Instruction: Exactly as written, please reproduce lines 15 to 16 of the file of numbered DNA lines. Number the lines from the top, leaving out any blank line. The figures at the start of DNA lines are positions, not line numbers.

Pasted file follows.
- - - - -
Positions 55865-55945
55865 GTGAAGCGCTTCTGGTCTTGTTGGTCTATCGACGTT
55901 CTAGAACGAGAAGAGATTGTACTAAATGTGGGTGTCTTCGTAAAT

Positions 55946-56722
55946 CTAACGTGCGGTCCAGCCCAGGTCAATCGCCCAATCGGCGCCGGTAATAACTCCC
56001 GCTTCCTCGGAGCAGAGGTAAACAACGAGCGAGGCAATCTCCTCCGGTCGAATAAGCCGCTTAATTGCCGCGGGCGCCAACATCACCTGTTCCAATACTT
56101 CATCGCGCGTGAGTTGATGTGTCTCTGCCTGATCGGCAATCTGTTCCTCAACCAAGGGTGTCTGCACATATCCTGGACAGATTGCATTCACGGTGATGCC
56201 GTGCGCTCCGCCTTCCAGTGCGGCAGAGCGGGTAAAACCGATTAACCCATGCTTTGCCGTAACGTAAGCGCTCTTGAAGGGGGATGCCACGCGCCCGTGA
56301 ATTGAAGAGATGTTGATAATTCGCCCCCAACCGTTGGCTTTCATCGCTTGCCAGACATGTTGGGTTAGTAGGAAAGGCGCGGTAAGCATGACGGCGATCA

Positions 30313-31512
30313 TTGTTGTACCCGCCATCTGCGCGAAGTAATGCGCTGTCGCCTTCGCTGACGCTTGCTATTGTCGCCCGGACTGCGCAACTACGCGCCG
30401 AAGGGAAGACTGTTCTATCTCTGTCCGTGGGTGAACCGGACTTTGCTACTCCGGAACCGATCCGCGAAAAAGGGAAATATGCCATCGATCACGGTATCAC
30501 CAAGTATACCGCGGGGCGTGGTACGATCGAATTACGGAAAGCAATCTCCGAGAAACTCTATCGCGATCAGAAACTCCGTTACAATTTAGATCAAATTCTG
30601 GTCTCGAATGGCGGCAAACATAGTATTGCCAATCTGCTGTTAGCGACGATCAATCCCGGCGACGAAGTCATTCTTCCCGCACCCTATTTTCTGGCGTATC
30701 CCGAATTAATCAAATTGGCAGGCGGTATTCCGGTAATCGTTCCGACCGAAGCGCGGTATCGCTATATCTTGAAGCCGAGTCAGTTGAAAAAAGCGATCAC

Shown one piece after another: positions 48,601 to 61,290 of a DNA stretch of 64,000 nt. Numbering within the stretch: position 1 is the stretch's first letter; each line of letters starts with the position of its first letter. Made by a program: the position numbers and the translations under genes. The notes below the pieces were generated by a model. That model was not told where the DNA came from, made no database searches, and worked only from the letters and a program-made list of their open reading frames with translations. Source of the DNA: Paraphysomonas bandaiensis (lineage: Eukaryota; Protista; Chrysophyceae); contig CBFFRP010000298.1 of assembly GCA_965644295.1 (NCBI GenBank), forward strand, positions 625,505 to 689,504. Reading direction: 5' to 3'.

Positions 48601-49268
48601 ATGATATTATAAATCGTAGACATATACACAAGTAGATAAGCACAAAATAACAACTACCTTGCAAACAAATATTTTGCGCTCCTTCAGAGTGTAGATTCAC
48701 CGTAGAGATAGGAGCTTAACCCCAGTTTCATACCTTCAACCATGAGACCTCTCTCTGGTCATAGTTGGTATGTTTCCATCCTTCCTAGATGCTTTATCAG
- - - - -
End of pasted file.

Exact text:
30701 CCGAATTAATCAAATTGGCAGGCGGTATTCCGGTAATCGTTCCGACCGAAGCGCGGTATCGCTATATCTTGAAGCCGAGTCAGTTGAAAAAAGCGATCAC

Shown one piece after another: positions 48,601 to 61,290 of a DNA stretch of 64,000 nt. Numbering within the stretch: position 1 is the stretch's first letter; each line of letters starts with the position of its first letter. Made by a program: the position numbers and the translations under genes. The notes below the pieces were generated by a model. That model was not told where the DNA came from, made no database searches, and worked only from the letters and a program-made list of their open reading frames with translations. Source of the DNA: Paraphysomonas bandaiensis (lineage: Eukaryota; Protista; Chrysophyceae); contig CBFFRP010000298.1 of assembly GCA_965644295.1 (NCBI GenBank), forward strand, positions 625,505 to 689,504. Reading direction: 5' to 3'.